Gru attack: ‘I forgive… but can’t forget’

Henry

She was repeatedly stabbed in the head with sheep shears. Her arm was cut with a bottle. And it took Ronelle Coetzee (67), formerly of Kareedouw in the Eastern Cape, more than a year to heal from the wounds left by her attackers.

Yet the emotional scars still lie shallow; it is raw and painful.

This was Coetzee’s testimony in the Kareedouw Regional Court where her attackers, Emanuel November (33) and Ivan Draai (34), pleaded guilty.

“I forgive them, because otherwise I cannot get well. But I can’t forget. I testified to it in court,” Coetzee said by telephone from the Cape.

Her emotions come through when she talks about her life before the attack.

“Some days it feels like I’m going to lose my mind. There is still a long process ahead of me. I can’t smell anymore, I’m getting dizzy and I’m scared. In the early afternoon though I draw my curtains and just stay in the house.

“I’m afraid to drive somewhere and come back… I got scared and thought someone was waiting for me.”

Coetzee was attacked on 27 November 2022 in her garage at her home in the town by Draai, her gardener.

The events that followed, she unraveled over time with the help of others. She woke up hours after the attack, heavily bandaged, in Knysna Hospital. Coetzee was transferred from Kareedouw and had to undergo a four-hour operation to attach the wounds to her arms and skull. Today, she still does not have proper use in her right hand and her skull has not reattached properly either.

Ronelle Coetzee, Kareedouw, Eastern Cape, attack, sentence, crime, Ivan Draai, Emmanuel November, SAPS

The last thing Coetzee remembers was that on that Saturday she went to town to drink coffee with two friends, as is customary. She came home just after 12:00 and asked Draai to help her with the flowers she got for the next day’s church bouquets.

“He opened the garage door for me, as he always does. I got out and also asked him why his mobile phone and jacket were lying on the ground; I almost hit it.”

Draai walked behind her and she remembers the hard blow when a blow hit her behind the ear.

Neighbors heard her cries of distress and called the neighborhood watch. “I didn’t even know I fought back or shouted,” says Coetzee.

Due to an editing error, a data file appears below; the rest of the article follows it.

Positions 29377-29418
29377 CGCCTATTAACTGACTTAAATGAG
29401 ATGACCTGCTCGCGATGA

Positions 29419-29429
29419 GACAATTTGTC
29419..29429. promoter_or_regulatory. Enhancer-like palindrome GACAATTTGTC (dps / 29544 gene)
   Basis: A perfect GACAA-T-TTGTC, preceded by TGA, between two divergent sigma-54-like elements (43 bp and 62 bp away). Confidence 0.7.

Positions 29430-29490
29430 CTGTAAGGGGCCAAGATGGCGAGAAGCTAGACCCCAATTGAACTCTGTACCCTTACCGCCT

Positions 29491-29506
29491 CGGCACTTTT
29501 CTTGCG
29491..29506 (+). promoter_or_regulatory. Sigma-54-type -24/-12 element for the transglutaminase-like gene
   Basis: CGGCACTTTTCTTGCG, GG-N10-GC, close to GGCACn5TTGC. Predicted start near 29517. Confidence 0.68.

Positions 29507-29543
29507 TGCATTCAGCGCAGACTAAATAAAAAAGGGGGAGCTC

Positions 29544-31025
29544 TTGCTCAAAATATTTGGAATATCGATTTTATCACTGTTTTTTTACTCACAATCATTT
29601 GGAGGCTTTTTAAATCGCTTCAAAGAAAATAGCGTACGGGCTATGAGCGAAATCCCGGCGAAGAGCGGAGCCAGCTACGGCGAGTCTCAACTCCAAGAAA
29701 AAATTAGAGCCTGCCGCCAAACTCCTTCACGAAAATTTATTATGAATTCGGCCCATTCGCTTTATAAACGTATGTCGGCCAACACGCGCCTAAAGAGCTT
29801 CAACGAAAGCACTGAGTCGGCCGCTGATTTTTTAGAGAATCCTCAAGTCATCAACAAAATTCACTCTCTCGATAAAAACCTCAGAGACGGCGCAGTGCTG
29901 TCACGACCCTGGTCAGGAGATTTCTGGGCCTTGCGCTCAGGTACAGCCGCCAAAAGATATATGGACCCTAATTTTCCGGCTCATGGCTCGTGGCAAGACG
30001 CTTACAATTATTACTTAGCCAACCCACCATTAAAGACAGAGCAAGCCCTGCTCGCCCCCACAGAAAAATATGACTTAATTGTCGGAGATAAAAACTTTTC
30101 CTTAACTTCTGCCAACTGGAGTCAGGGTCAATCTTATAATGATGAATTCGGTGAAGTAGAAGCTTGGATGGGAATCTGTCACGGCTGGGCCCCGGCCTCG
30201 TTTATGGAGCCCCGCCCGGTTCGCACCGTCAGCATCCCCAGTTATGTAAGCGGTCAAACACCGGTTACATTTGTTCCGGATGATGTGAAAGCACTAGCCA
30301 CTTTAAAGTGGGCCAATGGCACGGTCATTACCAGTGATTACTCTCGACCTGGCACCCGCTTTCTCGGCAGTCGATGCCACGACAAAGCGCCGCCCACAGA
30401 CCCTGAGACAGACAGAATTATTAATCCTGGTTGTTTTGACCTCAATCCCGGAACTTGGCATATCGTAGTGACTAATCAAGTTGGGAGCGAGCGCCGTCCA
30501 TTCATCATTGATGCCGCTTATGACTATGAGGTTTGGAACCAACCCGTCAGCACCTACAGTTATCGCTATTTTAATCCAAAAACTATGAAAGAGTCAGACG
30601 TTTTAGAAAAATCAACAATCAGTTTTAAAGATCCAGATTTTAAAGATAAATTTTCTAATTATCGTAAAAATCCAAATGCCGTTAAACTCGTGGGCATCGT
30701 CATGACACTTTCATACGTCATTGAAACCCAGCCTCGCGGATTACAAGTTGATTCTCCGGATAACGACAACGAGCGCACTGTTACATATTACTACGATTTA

Members of the village guard found Coetzee in the trunk of her car, where Draai and November let her in and were still stabbing her in the head and face with sheep shears. Around her neck was a rope with which she was strangled.

Coetzee remembers nothing of this, nor that she herself walked unsteadily outside with the help of the village watch members.

“All my neighbor remembers is how I walked out of the garage. My hair was full of blood and my two eyes were black.”

Capt. Marius McCarthy, Eastern Cape police spokesperson, confirmed when asked that November was arrested five days after the attack. He was linked to the crime scene by blood and fingerprints. The investigation team also found a lot of Coetzee’s stolen jewels in his possession.

Draai was arrested a month later.

Ronelle Coetzee, Kareedouw, Eastern Cape, attack, sentence, crime, Ivan Draai, Emmanuel November, SAPS

Coetzee was full of praise for the investigation team which consisted of ao. Bernard Meyer, Sgt. Rudi Swanepoel, ao. Jacques le Roux and ao. Gerhard Henning who led to the successful sentencing of the two attackers.

November and Draai pleaded guilty to a charge of burglary, aggravated robbery and kidnapping. They were sentenced to five, 15 and five years in prison respectively. The court also ordered that the sentences should not be served concurrently.

Coetzee, a wedding planner, moved after the attack and now lives in the Cape.

“They attacked me, from a community that I loved and cared about. The trauma on the town was terrible; something like this has never happened on Kareedouw.”

That’s why she decided to move closer to her children and instead focus on her health.

“I can’t thank the police enough. They acted so quickly. Which woman would have been next? I am grateful that they (Draai and November) have been removed from the community and we are now safe again.”